A total of 365 women were killed by men in the first 11 months of 2017, according to data compiled by the “We Will Stop Femicide” women’s rights activist platform based on news reported in the media.
The organization’s last report included figures for the month of November, in which 27 women were killed as a result of domestic violence.
The report stated that in November 15 percent of the women killed were victims of murder for “wanting to get a divorce,” 11 percent were killed for “taking decisions about their lives independently,” seven percent were killed for “financial reasons,” four percent were killed for “turning down [the man’s] reconciliation efforts,” and another four percent were killed over “debates about their children.”
Most of the women killed in Turkey in November were aged between 25 and 35, according to the compiled data, with 75 percent of the women in this age range becoming victims after wanting to get divorce.
In the same month, some 12 of the women were killed at their homes, five on the street, one in the car, two in their relatives’ houses, one in the garden, one while waiting at a bus stop, and one by the coast. The authorities had not determined where the other three were murdered.
Some 26 percent of the women were killed by their husbands, 14 percent by their fathers, 11 percent by their boyfriends, seven percent by men with whom they had previously broken up, eight percent by their sons, four percent by their relatives, and four percent by their former husbands. The rest could not be determined.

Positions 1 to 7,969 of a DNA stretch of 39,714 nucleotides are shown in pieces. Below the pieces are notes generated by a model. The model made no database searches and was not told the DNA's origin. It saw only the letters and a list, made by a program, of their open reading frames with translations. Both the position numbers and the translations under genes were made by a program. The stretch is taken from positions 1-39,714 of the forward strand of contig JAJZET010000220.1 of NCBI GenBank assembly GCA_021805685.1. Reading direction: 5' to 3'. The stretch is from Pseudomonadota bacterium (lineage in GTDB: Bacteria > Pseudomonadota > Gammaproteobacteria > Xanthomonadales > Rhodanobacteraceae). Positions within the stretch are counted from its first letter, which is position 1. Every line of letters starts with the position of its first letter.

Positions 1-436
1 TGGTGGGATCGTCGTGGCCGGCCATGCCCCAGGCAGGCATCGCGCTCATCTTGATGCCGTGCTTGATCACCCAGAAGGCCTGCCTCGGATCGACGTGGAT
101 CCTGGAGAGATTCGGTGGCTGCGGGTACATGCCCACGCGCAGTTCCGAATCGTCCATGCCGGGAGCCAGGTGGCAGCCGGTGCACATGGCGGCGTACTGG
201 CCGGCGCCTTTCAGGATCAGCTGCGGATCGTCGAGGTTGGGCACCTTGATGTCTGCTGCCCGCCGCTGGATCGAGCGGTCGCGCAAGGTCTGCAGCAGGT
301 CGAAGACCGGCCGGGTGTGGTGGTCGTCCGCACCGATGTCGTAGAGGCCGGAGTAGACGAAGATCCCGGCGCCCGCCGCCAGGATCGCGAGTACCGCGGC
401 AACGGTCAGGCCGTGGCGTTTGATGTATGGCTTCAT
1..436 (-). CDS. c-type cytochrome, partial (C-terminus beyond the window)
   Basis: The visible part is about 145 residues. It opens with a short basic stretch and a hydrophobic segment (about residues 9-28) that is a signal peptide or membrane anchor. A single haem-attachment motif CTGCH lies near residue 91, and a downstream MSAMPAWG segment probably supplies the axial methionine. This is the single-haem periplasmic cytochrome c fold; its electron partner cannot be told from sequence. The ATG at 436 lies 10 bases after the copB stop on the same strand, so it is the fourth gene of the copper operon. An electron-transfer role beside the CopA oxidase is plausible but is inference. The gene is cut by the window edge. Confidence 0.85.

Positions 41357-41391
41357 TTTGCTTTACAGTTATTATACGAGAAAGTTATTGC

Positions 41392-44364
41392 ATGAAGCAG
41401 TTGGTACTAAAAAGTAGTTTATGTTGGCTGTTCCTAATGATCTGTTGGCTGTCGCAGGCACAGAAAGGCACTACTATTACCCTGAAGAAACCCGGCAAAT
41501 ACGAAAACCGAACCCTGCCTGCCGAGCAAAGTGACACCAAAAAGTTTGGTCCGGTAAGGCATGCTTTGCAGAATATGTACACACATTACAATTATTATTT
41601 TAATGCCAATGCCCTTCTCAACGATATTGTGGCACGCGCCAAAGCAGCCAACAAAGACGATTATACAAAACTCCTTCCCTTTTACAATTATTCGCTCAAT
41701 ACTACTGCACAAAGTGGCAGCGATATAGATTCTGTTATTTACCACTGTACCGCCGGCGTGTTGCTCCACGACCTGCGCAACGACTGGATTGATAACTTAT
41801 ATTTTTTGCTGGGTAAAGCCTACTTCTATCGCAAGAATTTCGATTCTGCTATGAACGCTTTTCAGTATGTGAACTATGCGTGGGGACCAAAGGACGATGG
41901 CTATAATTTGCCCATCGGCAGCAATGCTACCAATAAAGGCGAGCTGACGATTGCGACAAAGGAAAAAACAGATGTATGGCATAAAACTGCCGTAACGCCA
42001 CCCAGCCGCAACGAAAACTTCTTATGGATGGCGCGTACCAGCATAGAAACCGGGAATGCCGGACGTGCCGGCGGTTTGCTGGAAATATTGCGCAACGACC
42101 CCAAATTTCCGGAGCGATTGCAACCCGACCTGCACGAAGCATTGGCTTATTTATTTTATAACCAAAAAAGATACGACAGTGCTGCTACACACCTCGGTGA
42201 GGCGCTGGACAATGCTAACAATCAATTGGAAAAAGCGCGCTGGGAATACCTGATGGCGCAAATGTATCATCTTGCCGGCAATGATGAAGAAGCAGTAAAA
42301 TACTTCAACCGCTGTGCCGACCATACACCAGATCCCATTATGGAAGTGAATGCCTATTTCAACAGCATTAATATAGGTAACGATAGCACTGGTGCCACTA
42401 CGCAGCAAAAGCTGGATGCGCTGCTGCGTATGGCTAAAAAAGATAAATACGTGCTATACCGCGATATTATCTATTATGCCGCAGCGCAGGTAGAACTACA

Some 52 percent of the killed women were shot dead by a firearm, 15 percent were killed with a knife, and four percent by suffocating to death through chocking.
The provinces with the highest femicide rates were Istanbul with four, the Black Sea province of Sakarya with three, the Mediterranean province of Mersin with three, the southeastern province of Şırnak with two, and the Mediterranean province of Antalya with two.
As for the cases of sexual abuse, 39 women were recorded to have been exposed to sexual violence in the country in November, while this figure totaled 29 for cases of child sexual abuse.
The report also stressed once again that women who are victims of sexual abuse tend to be neglected by their families, which pushes them to undertake independent measures for their self-protection. Among many victimized women, some end up committing suicide, the report stated.